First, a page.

Growing vegetables for and with kids is a fun way to get children to both identify and eat more vegetables. There are specific considerations for gardening when growing vegetables with children, such as choosing the right veggies and making the area easily accessible, to make it a fun experience for everyone.
When you are getting ready to start your garden, keep in mind that your garden space should be exciting and accessible to kids. Kids these days are wired to the web and video games, so it's important to make gardening fun. Let them help you design your growing space so they feel an immediate connection to the space. Let the children help decide what vegetables to grow, and teach them the basics of what plants need to live. Leaving time for children to explore the garden space is also important and gives them the opportunity to use their observation skills to find things like bugs and worms.
Add some pizazz to your vegetable garden by building and/or planting some structures to add an element of play. Bean tepees are one of the easiest structures to build. Simply take five or more poles and bind them at the top to make a tepee. Plant your pole beans at the bottom and watch them grow. Another fun vegetable garden structure for kids is a "corn house," modeled after sunflower houses. Plant a square of corn large enough for your child to fit inside.
Whether you're growing a garden with your children or planting vegetables for them to eat, there are several fun and easy vegetables to grow. Peas are one of those easily recognizable vegetables that are easy for children to plant, because the seeds are fairly sizable. Peas are also an easy veggie to pick and can be eaten right from the garden. Carrots are also a fun and easy vegetable to grow for children. While planting the carrots may be a little more difficult for kids because the seeds are quite tiny, children will have great fun harvesting and eating home-grown carrots. Other fun and easy vegetables to grow and eat are beans, corn and pumpkins. These three vegetables grow together quite well and can be planted to help each other grow. They are known as the "three sisters" and were grown by Native Americans.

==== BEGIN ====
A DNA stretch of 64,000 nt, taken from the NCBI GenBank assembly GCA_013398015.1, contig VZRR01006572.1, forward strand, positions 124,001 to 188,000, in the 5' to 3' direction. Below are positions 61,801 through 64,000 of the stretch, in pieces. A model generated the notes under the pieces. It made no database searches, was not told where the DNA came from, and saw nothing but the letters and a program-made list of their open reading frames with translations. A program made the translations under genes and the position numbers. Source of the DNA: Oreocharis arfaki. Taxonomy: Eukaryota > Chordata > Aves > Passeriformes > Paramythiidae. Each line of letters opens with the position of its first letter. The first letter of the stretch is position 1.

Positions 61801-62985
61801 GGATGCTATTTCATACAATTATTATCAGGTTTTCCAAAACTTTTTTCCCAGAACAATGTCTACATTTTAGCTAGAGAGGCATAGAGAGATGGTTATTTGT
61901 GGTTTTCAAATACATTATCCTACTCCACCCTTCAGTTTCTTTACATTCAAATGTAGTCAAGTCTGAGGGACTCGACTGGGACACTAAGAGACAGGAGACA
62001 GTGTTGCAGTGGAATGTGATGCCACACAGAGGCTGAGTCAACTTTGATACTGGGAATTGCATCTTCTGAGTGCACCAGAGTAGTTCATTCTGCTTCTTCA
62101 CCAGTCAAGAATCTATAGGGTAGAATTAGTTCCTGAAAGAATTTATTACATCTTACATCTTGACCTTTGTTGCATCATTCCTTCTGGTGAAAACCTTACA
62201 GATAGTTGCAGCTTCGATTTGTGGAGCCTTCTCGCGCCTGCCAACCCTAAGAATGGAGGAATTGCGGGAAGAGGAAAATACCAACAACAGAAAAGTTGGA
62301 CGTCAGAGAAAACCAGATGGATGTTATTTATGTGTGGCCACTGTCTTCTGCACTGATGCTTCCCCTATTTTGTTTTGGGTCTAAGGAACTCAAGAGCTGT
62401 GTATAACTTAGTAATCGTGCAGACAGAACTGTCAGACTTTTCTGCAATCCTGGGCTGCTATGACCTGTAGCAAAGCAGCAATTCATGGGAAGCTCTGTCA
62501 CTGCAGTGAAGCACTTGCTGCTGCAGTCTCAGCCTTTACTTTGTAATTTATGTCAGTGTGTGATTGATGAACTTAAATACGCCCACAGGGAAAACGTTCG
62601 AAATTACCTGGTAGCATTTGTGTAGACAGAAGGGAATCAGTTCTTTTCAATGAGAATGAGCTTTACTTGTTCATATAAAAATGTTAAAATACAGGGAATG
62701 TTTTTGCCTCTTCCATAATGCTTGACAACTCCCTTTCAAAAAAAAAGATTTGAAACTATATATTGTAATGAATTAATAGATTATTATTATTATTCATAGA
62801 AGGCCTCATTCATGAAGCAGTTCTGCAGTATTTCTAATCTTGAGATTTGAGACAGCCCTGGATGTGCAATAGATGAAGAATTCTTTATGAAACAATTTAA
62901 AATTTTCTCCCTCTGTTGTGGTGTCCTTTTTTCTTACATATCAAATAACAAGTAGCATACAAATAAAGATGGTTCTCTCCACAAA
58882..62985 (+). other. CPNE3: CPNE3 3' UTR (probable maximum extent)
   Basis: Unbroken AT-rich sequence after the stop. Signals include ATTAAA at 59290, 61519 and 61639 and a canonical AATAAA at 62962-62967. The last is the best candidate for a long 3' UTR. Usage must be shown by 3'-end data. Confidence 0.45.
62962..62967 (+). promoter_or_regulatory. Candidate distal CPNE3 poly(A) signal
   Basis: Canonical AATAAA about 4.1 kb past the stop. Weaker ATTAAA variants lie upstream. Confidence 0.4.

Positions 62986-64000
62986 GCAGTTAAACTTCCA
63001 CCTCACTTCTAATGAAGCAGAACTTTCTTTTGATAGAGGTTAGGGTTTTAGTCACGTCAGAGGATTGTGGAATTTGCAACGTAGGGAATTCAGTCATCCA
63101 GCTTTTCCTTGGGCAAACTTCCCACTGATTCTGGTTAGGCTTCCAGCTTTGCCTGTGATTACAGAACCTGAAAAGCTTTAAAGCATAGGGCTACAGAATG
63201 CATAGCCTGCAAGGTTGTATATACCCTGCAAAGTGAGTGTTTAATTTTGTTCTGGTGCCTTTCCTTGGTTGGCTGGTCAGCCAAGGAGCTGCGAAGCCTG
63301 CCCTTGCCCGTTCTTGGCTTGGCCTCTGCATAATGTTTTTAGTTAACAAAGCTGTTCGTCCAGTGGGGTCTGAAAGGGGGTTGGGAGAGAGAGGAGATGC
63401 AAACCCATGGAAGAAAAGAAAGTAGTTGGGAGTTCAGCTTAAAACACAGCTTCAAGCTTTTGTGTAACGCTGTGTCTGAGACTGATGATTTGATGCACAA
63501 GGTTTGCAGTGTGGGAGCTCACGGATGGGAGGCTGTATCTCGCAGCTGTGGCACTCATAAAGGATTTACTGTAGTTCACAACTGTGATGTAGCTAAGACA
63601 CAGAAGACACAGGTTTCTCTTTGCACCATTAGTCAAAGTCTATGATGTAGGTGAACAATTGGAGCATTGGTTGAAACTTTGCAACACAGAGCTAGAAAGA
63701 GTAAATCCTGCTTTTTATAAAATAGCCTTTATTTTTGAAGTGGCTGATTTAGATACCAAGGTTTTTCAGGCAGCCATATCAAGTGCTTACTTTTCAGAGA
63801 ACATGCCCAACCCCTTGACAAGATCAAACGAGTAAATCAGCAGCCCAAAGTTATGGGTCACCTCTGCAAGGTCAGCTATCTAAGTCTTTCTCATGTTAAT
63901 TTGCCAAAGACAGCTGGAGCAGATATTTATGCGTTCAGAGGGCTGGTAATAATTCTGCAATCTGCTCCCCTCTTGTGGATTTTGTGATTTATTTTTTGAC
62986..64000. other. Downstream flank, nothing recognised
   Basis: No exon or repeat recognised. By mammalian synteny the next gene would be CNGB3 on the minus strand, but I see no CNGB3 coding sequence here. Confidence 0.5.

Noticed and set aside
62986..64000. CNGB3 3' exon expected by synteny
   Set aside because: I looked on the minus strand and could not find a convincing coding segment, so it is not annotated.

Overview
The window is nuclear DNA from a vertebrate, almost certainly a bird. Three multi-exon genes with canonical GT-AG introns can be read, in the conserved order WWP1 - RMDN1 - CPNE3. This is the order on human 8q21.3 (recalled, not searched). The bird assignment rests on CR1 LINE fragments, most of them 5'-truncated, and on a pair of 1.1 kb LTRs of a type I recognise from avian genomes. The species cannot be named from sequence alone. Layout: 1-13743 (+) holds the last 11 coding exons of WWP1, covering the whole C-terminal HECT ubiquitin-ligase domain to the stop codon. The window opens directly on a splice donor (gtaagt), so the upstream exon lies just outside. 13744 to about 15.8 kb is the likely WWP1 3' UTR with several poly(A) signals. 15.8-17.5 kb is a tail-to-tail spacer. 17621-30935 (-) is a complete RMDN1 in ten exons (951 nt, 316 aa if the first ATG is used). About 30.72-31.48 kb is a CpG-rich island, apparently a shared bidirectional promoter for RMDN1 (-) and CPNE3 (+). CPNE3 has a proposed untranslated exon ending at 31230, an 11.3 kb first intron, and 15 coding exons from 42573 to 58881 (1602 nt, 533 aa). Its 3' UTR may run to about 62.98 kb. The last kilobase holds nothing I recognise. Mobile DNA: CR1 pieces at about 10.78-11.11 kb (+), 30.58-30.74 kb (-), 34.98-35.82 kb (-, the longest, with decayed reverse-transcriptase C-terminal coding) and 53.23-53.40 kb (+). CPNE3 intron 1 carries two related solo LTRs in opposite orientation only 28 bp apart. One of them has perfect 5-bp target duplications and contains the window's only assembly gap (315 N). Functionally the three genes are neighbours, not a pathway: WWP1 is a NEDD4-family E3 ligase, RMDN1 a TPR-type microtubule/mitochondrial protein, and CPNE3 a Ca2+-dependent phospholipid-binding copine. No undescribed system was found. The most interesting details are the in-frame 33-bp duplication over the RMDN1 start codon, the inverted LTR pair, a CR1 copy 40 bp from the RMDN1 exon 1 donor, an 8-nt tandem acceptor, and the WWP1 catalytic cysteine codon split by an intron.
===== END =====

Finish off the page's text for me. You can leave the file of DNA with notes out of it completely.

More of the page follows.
Spaces and Tools
When thinking about vegetable gardening spaces for kids, reserve some space for one or more small raised garden beds. These beds will allow children easy access to help care for the vegetables and will allow them an up-close look at the progress of their veggies. Also, buying kid-size trowels and gloves may help get your child involved. Smaller-sized garden tools are also safer for small children.
One consideration to keep in mind when gardening with and for kids is whether or not you want to use pesticides and herbicides to control pests. A non-chemical, or organic, approach to gardening will ensure that kids have no contact with harmful chemicals.